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Indigenous workforce at greater risk of automation job loss

Ryerson research shows Indigenous peoples are disproportionately represented in industries affected by automation

By Naomi Chen

Approximately 250,000 jobs held by Indigenous workers—one-third of the Indigenous workforce—are at high risk of automation, according to a July 2020 report by the Ted Rogers School of Management’s Diversity Institute.

The research, in collaboration with the Canadian Council of Aboriginal Business (CCAB), found that Indigenous workers are disproportionately represented in the top five industries at risk for automation. 

Those industries include accommodation and food service, retail, construction, transportation and warehousing, and management. Indigenous workers in these industries make approximately $2.43 billion of wage revenue.  

What’s more, Indigenous communities are more susceptible to automation due to limited opportunity as a result of lower levels of education and a lack of internet access.

“It’s a multi-layered challenge,” said Wendy Cukier, founder of the Diversity Institute. “Even for Indigenous workers who do live in urban areas, their level of education and access to proper training remain inferior to their non-Indigenous counterparts.”

The negative impact of colonialism and intergenerational trauma can make it difficult for Indigenous communities to access a higher level of education, which the report says is needed to limit the job loss brought about by automation, according to the report. Remoteness, intergenerational trauma of residential schools and lack of funding for education on reserves are some of the challenges that make higher education more difficult to attain. 

This problem is compounded by a lack of internet access. According to a 2016 report by the CCAB, four in 10 Indigenous businesses don’t have a reliable internet connection. This makes it harder for these businesses to succeed in a technology-driven and connected economy. 

“The impact of the COVID-19 fast-paced digitalization has not been experienced equally by Canadian businesses,” said Andy Avgerinos, project manager, research at CCAB. “Many small Indigenous businesses, and those with employees living in remote communities where internet service is often sparse or unaffordable may not be able to make the shift for remote work,” he said. 

“This is not just a social justice issue; it also has very real implications from an economic development perspective”

Further, just 40 per cent of Indigenous adults have graduated high school and less than half of that population is employed. Without formal education, employment in jobs requiring continued education is difficult. Consequently, many Indigenous workers remain in low-skill jobs.

The majority of jobs held by Indigenous workers also skill transferability. “This is not just a social justice issue; it also has very real implications from an economic development perspective,” said Cukier.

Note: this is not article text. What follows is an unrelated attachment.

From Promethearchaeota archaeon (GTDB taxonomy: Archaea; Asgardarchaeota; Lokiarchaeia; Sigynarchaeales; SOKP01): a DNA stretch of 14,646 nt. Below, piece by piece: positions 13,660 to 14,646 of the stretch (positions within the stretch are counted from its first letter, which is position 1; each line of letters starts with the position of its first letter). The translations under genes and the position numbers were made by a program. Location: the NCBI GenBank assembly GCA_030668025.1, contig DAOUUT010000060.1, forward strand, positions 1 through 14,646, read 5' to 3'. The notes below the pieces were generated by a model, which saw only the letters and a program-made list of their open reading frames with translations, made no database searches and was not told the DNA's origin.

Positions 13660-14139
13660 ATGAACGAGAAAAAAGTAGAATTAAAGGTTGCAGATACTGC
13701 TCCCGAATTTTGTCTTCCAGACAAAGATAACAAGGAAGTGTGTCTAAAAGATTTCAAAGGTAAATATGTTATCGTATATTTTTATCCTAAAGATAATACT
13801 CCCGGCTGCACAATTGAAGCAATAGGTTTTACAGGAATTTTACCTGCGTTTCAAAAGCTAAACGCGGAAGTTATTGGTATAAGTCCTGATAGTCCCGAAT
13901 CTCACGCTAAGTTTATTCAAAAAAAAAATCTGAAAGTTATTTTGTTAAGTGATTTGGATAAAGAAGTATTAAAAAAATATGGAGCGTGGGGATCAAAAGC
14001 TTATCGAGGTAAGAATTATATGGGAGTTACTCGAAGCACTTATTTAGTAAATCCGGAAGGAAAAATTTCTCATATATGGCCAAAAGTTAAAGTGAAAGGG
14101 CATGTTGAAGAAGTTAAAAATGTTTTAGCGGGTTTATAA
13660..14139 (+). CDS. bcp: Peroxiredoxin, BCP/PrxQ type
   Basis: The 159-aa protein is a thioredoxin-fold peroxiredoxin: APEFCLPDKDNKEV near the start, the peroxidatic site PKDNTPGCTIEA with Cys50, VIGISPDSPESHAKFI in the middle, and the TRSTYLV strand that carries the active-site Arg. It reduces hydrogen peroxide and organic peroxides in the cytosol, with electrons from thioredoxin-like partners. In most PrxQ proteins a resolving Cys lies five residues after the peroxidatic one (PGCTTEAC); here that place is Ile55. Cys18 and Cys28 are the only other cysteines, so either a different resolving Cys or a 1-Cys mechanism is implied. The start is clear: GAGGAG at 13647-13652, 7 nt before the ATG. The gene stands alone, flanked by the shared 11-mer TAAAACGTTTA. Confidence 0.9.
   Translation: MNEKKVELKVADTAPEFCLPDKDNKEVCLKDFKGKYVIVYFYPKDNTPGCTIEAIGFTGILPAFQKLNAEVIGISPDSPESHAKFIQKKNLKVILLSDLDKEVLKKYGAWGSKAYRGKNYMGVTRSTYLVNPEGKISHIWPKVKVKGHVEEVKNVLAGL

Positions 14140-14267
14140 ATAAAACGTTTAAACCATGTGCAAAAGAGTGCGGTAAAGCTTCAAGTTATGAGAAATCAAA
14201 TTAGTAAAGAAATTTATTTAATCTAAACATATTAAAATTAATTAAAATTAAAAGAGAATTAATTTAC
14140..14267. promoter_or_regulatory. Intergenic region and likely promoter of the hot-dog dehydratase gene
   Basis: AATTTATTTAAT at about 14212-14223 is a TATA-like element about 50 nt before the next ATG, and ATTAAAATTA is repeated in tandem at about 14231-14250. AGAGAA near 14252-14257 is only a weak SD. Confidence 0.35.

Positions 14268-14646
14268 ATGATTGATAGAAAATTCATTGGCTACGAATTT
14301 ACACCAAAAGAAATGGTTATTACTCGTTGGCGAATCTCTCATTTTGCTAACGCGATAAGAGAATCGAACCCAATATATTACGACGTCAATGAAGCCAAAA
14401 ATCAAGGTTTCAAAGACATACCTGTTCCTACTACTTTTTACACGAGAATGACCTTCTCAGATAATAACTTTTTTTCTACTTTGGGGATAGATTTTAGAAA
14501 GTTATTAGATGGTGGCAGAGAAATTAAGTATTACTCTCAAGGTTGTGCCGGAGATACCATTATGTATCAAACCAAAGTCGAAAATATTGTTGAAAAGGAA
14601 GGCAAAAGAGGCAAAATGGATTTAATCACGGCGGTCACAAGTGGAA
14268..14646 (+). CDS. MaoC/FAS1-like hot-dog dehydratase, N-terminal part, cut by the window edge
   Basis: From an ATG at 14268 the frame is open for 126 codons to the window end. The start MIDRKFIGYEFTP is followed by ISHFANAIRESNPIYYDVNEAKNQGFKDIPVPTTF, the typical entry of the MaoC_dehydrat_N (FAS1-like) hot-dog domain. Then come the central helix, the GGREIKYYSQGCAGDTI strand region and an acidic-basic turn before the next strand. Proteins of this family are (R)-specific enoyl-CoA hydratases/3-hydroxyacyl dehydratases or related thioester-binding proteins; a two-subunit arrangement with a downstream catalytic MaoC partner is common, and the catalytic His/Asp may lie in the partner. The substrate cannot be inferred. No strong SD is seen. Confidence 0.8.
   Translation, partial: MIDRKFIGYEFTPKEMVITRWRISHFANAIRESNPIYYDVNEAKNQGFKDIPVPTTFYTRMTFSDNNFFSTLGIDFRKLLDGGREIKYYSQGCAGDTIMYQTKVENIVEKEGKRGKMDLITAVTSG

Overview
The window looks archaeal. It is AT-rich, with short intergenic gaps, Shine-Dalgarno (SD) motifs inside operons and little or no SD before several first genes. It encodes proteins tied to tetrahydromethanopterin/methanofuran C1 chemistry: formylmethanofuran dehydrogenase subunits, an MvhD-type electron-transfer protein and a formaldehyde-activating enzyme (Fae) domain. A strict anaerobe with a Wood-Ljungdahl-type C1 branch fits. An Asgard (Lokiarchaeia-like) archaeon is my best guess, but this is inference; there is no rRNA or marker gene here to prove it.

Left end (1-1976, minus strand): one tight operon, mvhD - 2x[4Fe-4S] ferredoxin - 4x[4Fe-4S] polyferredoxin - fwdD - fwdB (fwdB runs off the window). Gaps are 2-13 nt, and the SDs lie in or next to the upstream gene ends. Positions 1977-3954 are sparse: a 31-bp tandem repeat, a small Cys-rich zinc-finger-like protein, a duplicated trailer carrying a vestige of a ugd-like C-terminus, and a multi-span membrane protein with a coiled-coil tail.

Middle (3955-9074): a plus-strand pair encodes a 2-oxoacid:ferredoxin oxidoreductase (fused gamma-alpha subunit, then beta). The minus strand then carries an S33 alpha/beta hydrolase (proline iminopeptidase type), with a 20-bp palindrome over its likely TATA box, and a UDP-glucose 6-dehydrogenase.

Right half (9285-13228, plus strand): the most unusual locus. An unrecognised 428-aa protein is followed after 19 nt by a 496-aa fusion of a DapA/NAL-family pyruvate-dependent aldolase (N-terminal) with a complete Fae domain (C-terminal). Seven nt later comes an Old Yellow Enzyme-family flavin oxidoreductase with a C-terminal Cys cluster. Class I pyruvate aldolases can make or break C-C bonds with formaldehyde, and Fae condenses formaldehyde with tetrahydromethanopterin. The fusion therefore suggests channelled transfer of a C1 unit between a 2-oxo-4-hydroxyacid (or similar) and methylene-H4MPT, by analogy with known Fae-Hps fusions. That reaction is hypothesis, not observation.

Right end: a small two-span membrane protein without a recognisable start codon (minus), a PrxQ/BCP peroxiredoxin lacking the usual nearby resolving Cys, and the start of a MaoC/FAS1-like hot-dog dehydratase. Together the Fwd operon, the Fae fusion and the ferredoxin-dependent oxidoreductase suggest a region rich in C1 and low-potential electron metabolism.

While systems of oppression have made it more difficult for Indigenous workers to gain employment in industries that are less exposed to automation, they are still a significant part of the economy.

The Indigenous contribution to the Canadian economy is “substantial,” said Cukier. Indigenous workers currently represent four per cent of the labour force in Canada and generate a combined household income of around $30 billion a year. 

What’s more, when given the opportunity, Indigenous businesses have been innovative in the market. According to Avgerinos, Indigenous businesses are “twice as likely to introduce a new product or service, and three times as likely to introduce a new business process.”

While the risks presented by automation are critical, there are ways to support the Indigenous labour market.

The report lays out several solutions for policymakers. First, they should conduct a more in-depth analysis of the distribution of Indigenous workers in each industry and their risk of automation. They should also investigate the social impacts of job automation, estimate the cost of retraining workers and calculate the productivity gains from automation. 

Different levels of government, the private sector and Indigenous leadership should also work together to bring education reform to communities and ensure Indigenous youth have equal access to educational opportunities as non-Indigenous Canadians. 

Further, the CCAB’s Progressive Aboriginal Relations program–the first corporate social responsibilities program for Indigenous peoples in Canada–currently has over 200 companies in a collaboration that educates non-Indigenous companies to work with Indigenous ones more effectively and respectfully.

“Through working with Indigenous corporations, we’ve also learned the importance of putting a social lens on everything we’re doing, and not dichotomizing social justice and entrepreneurship as if they were two different things,” said Cukier. 

Going forward, it will be important to recognize and solidify the success of Indigenous workers and businesses as a driving force in the Canadian economy.

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